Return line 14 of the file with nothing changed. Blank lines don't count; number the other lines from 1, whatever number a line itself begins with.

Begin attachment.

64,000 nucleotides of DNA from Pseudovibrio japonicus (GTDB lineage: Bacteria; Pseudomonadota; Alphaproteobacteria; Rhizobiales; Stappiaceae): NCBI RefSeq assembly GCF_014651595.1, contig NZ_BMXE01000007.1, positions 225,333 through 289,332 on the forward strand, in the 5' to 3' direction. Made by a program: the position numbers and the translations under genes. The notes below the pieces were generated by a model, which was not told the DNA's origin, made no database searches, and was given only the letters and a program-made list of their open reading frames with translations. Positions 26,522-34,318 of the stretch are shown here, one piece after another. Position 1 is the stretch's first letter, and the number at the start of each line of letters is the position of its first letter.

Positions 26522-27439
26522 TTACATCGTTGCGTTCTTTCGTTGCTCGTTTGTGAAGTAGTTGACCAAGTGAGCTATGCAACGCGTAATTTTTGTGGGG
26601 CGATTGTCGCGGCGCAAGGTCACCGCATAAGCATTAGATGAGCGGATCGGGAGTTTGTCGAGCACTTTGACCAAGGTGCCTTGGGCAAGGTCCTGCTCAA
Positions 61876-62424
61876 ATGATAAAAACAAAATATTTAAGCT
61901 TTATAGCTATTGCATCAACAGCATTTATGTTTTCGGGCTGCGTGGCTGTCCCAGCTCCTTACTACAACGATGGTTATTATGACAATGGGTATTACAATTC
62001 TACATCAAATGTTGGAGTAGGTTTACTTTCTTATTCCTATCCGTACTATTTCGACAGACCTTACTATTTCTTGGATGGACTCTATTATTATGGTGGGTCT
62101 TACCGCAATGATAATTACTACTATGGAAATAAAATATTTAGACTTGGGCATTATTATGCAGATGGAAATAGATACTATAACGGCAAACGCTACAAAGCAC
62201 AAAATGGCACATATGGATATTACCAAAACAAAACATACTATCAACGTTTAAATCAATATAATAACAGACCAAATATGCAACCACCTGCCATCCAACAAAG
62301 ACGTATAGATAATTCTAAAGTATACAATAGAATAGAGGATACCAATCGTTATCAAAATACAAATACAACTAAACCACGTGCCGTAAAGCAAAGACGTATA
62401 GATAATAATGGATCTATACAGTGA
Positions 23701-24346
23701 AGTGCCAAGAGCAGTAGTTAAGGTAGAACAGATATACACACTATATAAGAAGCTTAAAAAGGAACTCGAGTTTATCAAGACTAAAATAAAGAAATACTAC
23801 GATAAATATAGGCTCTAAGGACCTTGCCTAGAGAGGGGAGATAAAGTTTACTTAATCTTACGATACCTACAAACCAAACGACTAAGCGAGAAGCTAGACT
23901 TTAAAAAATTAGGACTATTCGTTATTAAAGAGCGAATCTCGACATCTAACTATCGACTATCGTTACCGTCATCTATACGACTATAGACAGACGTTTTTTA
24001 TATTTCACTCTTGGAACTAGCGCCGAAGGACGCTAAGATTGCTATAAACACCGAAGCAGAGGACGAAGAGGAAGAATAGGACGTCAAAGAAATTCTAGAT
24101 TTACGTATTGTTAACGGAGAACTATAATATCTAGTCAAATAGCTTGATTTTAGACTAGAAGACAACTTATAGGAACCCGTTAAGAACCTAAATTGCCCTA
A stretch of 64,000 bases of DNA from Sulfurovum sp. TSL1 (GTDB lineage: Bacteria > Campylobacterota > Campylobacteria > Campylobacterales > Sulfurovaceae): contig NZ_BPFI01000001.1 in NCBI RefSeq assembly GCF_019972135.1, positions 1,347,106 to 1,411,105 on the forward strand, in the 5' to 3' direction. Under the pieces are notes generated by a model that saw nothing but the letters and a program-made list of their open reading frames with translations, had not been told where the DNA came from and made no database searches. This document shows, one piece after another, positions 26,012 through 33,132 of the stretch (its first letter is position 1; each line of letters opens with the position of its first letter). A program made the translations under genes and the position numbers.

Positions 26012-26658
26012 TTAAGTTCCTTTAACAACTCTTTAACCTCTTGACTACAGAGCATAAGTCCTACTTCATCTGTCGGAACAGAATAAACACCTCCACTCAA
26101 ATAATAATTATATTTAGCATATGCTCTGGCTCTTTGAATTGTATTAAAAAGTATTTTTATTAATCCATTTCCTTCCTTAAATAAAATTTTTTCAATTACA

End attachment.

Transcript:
23701 AGTGCCAAGAGCAGTAGTTAAGGTAGAACAGATATACACACTATATAAGAAGCTTAAAAAGGAACTCGAGTTTATCAAGACTAAAATAAAGAAATACTAC